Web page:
Flowers at Novodevichy Cemetery – for my wayward intentions. I haven’t been too good at this blogging thing. Or photography thing for that matter. I used to be. A few years back I was a “star.” I blogged like a forlorn emo teenager. I took photos with the speed of a soccer mom on meth. Continue reading “Novodevichy Cemetery, Moscow: Flowers and Snow”
The Angel of Christian Charity? No, incorrect. Eros, Greek God of love? Also incorrect. A dollar for anyone who can tell me the name of the statue atop the Shaftesbury Monument Memorial Fountain in Piccadilly Circus, London.
Is there a circus in Piccadilly Circus? Was there a circus? Elephants eating peanuts? Clowns (God forbid)? Alas, no. I was vastly disappointed, as I was with much of my UK adventure. Circus comes from the Latin word meaning “circle.” (Thanks, Wikipedia). Continue reading “Piccadilly Circus: Eros”
Analog Efex Pro plug-in? What is it? How does it work with images from the Fuji X100? Let’s take a look.
I took a little trip to Lamma Island, Hong Kong a few weeks back. It was an all Fuji day: My X100 and an XPro-1 sporting a Canon FD 50 f/1.8. Continue reading “Analog Efex Pro and the Fuji X100”
I’ve been trying to love the Fuji X-Pro1. It hasn’t been easy. I know a lot of pros love this retro body with old school controls. Me? Like I said, I’m trying.
The only Fuji lens I have access to is an 18mm f/2. On the X-Pro1’s APS-C sensor that’s the equivalent of 27mm. I’m not a big fan of lenses that wide – I’m more of a 50mm or above sort of shooter. For street work with my 5D Mark III I use Canon’s amazing 135 f/2L. Switching from that to a 27mm is a big change.
It’s hard to miss the Cologne Cathedral if you visit Cologne, Germany. It dominates the town, figuratively and literally. The hordes of tourists and pilgrims aside, the masses of photographers visiting the Photokina tradeshow every two years probably make this one of the most well-photographed churches in the world.
I have a thing for churches. By any name: Temples, cathedrals, wats, mosques, synagogs, basilicas – I like them all. I’m not a religious person, the polar opposite of that actually. I do appreciate fine old things. That, and the reflective silence you find in religious space. You get both in spades when visiting the Cologne Cathedral. Continue reading “Cologne Cathedral: Old, big and gothic”
Checkpoint Charlie has been the venue of uncountable scenes in espionage books and movies. One of the crossing points between west Berlin and east Berlin during a Cold War – a hole in the Iron Curtain. The United States flag still flies over Checkpoint Charlie, now a tourist attraction instead of a tense a one of the cold war’s best known locations.
The 155 km-long Berlin wall started construction in 1961 and was upgraded and modified until the end of the cold war in 1989. Checkpoint Charlie was one of the three crossing points in the wall – set in Berlin’s Friedrichstadt neighborhood. It was the one crossing point that allied service men could use to enter East Berlin. Checkpoints Alpha and Bravo were less visible, outside urban areas. Cafe Adler (“Eagle Café”) at Checkpoint Charlie offered a view directly into East Berlin and was used by armed forces or visitors to take a look into the east.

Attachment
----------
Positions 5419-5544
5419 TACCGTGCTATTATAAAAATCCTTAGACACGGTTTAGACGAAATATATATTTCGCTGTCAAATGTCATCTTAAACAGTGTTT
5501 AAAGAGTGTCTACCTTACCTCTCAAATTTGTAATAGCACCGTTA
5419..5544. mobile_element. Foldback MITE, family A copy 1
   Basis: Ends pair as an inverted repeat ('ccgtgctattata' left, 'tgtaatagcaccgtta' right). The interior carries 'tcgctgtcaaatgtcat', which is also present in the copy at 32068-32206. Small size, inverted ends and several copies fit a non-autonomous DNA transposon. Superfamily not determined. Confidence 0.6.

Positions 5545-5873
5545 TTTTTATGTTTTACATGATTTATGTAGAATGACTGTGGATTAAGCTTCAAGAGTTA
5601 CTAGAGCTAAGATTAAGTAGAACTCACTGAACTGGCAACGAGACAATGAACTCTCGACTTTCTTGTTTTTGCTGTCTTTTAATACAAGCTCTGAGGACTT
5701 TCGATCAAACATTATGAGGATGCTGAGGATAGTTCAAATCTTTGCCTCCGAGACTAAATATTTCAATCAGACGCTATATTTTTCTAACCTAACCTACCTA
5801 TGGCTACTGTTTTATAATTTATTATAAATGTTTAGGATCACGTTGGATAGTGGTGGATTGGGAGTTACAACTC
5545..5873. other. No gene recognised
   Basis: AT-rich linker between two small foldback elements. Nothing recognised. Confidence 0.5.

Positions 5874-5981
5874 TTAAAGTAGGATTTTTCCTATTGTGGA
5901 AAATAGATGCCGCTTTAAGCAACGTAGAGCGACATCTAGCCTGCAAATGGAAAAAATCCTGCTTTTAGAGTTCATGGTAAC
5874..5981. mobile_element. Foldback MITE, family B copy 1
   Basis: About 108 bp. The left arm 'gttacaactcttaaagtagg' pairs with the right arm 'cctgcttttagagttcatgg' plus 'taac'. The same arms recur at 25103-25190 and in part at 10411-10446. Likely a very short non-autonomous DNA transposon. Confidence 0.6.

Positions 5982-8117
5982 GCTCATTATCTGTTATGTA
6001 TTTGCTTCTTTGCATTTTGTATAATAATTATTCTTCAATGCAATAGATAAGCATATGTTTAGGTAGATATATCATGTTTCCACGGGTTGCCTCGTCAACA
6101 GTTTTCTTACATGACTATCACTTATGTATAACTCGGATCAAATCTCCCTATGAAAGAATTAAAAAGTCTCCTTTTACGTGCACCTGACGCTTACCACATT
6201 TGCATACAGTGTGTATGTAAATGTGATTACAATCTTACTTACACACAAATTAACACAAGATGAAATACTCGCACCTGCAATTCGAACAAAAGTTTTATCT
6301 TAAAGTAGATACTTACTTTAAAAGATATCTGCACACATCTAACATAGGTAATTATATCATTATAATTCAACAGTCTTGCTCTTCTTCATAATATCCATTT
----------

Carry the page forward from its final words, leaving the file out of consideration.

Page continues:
I spent the Chinese Mid-Autumn Festival in Shenzhen, China: My old stomping ground, with old friends, including a Fuji X100. It was a couple of days of cheap beer and eats, a whole different world than Hong Kong. This is hard to believe as they are so close together. Can 50 miles make literally a world of difference? Absolutely.
I had been shooting some street photos with a Fuji X-Pro1 and a 35mm lens. They X-Pro1 has gotten a lot of good reviews, I know several photographers that have set aside their DSLRs and shoot exclusively with the X-Pro1. There will be no ringing endorsement from me – perhaps it’s the learning curve but I can only describe my experience as “meh.” The fact my memory card was bad (or the card slot on the X-Pro1 is faulty) did not help improve my impressions. Continue reading “The X100 and the Mid-Autumn Festival”
Having recently relocated to Hong Kong from Shenzhen I took a Saturday afternoon to visit Wong Tai Sin Temple in Kowloon, Hong Kong. I love temples. Does matter which country, I’m drawn to them.
As far as Asian temples go it’s no old. Construction started in the 1920s. Leung Renyan arrived in Hong Kong from China in 1915 and started to preach the praises of Chinese diety Wong Tai Sin aka the Great Immortal Wong (a kick-ass nickname). The Immortal Wong is the divine form of Wong Cho Ping – a poor and hungry Chinese shepherd. He practiced Taoism starting in his teenage years. One one tale he could transform stones into sheep. That’s a party trick on par with water into wine.
Getting to Bhubing Palace Chiang Mai in Thailand can be a challenge. It’s on top of a mountain, which means you jump into one of the many local covered pick-up trucks and venture up a twisty mountain road, hire a taxi and and venture up a twisty mountain road, or rent a scooter and and venture up a twisty mountain road. Continue reading “Bhubing Palace Chaing Mai: Royal trees”